Wednesday, April 14, 2010
Questioned about the reoccurring motif of family relationships in all his films, the director - who tends to use a core pool of actors and friends - replied that whilst starting work on a new film it does feel rather like a reunion of sorts, but that his intention is always that of NOT making another film about family! As if to further underline a sense of friendship and complicity, however, three people involved in The Life Aquatic with Steve Zissou (filmed at Cinecittà in Rome) happened to be present - the interviewer Antonio Monda had actually had a small part in the movie and both the costume designer and the set designer were sitting in the audience. We were treated to a heartbreaking underwater scene from that film in which almost the entire stellar cast are seen sitting inside Zissou's Beatles-like yellow submarine accompanied by the haunting notes of Staralfur by Sigur Ros. Anderson talked about his childhood love of Jacques Cousteau, the obvious inspiration behind the Bill Murray character in the film, and the somewhat complicated dealings between the Disney studio and the late explorer and filmmaker's family who eventually insisted that both a thank you and disclaimer be added to the credits.
Monda and Sesti are always particularly good at prising anecdotes about actors from the directors they interview (and likewise about directors from the actors). This was the case with Wes Anderson after we were shown a street scene from his 2001 movie The Royal Tenenbaums in which Anjelica Huston strikes Gene Hackman (for real, apparently, leaving a red mark across his face). Was everybody on set really terrified of Gene Hackman? they asked, which led to a wonderfully revealing discussion about Hackman's working methods. He wasn't happy working outside in the cold, with all the surrounding noise and distractions, and was also furious with the paparazzi buzzing round the set. However, after filming that particular scene in a state of extreme tension, once it was in the can and the actor was assured that he'd done a good job, he then relaxed and even gave Anderson a birthday present – a pair of braces emblazoned with falcons (because he disapproved of the director wearing his trousers low). Priceless!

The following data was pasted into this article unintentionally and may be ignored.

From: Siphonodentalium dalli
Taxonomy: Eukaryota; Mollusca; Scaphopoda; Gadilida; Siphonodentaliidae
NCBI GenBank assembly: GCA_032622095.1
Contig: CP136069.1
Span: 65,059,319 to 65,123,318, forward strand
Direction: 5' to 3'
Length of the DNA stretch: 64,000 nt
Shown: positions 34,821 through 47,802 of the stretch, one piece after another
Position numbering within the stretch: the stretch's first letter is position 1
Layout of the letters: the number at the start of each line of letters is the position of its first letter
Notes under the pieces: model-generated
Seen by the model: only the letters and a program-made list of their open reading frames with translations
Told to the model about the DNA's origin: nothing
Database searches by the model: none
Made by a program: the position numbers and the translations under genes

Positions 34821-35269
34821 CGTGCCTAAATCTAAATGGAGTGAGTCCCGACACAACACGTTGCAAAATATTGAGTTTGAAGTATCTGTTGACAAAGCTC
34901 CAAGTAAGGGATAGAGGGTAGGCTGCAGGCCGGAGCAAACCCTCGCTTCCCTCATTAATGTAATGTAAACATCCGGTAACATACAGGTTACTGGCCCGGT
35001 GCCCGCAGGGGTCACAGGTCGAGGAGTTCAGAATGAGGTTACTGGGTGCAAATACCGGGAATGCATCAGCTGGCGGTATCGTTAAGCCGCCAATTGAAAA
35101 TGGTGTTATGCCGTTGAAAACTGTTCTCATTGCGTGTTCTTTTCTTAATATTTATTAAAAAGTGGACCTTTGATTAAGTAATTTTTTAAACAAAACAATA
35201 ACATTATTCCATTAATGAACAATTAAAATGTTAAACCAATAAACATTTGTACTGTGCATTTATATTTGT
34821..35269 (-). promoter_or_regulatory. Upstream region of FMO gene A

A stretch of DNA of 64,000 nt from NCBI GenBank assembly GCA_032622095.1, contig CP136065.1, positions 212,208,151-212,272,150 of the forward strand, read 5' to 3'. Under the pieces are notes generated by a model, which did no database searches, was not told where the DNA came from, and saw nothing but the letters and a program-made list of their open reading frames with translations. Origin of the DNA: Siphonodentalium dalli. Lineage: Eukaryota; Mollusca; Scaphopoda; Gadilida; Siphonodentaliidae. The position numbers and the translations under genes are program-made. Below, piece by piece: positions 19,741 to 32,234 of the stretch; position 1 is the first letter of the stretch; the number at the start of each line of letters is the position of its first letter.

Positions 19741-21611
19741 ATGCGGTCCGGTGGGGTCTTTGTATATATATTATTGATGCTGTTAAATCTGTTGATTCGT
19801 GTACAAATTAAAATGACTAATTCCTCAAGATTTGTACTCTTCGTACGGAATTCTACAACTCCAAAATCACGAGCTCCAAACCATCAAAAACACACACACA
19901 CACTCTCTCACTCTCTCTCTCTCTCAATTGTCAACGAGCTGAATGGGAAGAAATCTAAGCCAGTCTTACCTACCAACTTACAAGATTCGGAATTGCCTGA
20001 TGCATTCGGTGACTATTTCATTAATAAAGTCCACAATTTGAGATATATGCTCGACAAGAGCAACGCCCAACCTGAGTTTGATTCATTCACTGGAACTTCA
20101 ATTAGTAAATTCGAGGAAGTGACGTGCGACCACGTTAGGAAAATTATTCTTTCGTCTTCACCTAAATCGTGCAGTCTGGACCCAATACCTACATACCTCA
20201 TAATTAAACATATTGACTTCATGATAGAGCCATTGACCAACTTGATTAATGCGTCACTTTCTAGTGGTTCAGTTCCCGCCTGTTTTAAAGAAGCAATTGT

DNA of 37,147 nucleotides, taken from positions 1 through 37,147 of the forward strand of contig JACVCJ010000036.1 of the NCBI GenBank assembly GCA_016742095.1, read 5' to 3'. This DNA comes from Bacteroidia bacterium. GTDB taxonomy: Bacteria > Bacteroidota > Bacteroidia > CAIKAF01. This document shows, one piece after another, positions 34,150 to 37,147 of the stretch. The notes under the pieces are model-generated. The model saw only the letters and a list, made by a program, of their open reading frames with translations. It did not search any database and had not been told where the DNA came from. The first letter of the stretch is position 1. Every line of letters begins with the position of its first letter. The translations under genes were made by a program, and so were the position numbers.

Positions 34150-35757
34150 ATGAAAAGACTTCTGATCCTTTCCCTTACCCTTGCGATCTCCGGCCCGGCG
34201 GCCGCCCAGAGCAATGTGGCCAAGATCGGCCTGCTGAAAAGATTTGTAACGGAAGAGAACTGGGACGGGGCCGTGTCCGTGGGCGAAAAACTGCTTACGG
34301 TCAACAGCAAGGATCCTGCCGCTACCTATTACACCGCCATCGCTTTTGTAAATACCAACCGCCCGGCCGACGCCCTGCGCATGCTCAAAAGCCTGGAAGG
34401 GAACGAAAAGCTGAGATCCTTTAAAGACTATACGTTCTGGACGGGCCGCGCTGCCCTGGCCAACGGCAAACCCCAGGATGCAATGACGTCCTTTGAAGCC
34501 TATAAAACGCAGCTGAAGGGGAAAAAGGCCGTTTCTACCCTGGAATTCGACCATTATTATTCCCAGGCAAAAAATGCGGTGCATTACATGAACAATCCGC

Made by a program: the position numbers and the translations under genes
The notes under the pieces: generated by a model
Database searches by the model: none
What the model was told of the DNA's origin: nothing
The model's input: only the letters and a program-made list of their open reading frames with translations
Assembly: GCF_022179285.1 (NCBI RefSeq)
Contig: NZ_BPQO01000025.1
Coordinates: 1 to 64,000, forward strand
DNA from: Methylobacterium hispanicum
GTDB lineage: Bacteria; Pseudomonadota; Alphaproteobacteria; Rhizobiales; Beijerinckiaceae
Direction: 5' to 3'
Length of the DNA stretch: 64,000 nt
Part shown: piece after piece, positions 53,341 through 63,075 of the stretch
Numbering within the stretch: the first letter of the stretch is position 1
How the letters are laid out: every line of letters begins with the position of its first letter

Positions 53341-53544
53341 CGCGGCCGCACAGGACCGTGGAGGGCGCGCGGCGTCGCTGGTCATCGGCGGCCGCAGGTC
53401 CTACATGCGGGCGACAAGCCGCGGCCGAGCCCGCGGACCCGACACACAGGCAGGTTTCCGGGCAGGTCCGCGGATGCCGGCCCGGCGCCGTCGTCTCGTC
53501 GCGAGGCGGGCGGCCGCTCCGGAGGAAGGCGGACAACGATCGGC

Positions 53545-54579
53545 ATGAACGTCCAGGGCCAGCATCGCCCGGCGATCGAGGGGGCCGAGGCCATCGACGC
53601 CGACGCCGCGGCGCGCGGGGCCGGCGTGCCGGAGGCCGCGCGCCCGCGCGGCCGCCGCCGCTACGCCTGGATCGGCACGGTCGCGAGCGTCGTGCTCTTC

Wes Anderson is a wonderfully unique director so it was interesting to hear him name some of his own favourite American directors and those he saw as having best recounted America – John Huston, Stanley Kubrick, Martin Scorsese were on the list and he then added Mike Nichols and Peter Bogdanovich – one got the impression that he may well have continued adding names indefinitely if time had allowed. He also stressed the influence and importance of Roman Coppola (with whom he co-wrote The Darjeeling Limited) and Noah Baumbach (co-writer on The Life Aquatic with Steve Zissou) on his work and mentioned his respect for the work of namesake and immediate contemporary Paul Thomas Anderson.
With two clips from the The Darjeeling Limited – inspired in part by the films of Satyajit Ray – and another clip from Anderson's 1998 film Rushmore – completing the evening, this was a both fascinating and entertaining encounter. Time constraints allowed for only a couple of questions from the floor – asked about the making of the short film Hotel Chevalier which played alongside The Darjeeling Limited he joked: I think I'd like to make a short film for all my movies...just to confuse things even more! Well deserved applause closed the interview as his fans gathered below the stage where he signed numerous autographs, before the lights dimmed for Fantastic Mr. Fox, which in its turn, was also met with rapturous applause as the final credits rolled.
Photo © Auditorium Parco della Musica